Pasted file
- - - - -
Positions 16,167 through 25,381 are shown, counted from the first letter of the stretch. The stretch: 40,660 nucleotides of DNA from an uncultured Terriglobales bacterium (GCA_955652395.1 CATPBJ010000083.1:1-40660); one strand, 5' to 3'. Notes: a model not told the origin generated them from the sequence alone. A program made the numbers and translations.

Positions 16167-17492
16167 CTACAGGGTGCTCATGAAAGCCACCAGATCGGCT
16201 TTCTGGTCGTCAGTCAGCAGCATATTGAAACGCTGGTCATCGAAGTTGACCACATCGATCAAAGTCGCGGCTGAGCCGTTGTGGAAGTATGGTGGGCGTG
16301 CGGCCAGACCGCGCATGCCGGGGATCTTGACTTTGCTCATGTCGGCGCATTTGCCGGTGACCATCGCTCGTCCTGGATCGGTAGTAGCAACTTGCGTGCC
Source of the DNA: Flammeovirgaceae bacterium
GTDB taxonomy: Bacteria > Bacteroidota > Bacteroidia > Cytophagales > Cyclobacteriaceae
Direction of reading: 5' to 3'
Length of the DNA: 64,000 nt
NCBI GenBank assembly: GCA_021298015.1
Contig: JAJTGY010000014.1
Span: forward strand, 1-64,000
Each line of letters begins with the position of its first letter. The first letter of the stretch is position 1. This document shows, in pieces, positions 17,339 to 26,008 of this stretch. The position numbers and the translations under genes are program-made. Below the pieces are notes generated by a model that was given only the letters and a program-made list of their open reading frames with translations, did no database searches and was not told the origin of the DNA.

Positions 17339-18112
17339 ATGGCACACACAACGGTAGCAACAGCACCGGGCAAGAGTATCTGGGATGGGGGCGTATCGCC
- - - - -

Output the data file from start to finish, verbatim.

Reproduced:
Positions 16,167 through 25,381 are shown, counted from the first letter of the stretch. The stretch: 40,660 nucleotides of DNA from an uncultured Terriglobales bacterium (GCA_955652395.1 CATPBJ010000083.1:1-40660); one strand, 5' to 3'. Notes: a model not told the origin generated them from the sequence alone. A program made the numbers and translations.

Positions 16167-17492
16167 CTACAGGGTGCTCATGAAAGCCACCAGATCGGCT
16201 TTCTGGTCGTCAGTCAGCAGCATATTGAAACGCTGGTCATCGAAGTTGACCACATCGATCAAAGTCGCGGCTGAGCCGTTGTGGAAGTATGGTGGGCGTG
16301 CGGCCAGACCGCGCATGCCGGGGATCTTGACTTTGCTCATGTCGGCGCATTTGCCGGTGACCATCGCTCGTCCTGGATCGGTAGTAGCAACTTGCGTGCC
Source of the DNA: Flammeovirgaceae bacterium
GTDB taxonomy: Bacteria > Bacteroidota > Bacteroidia > Cytophagales > Cyclobacteriaceae
Direction of reading: 5' to 3'
Length of the DNA: 64,000 nt
NCBI GenBank assembly: GCA_021298015.1
Contig: JAJTGY010000014.1
Span: forward strand, 1-64,000
Each line of letters begins with the position of its first letter. The first letter of the stretch is position 1. This document shows, in pieces, positions 17,339 to 26,008 of this stretch. The position numbers and the translations under genes are program-made. Below the pieces are notes generated by a model that was given only the letters and a program-made list of their open reading frames with translations, did no database searches and was not told the origin of the DNA.

Positions 17339-18112
17339 ATGGCACACACAACGGTAGCAACAGCACCGGGCAAGAGTATCTGGGATGGGGGCGTATCGCC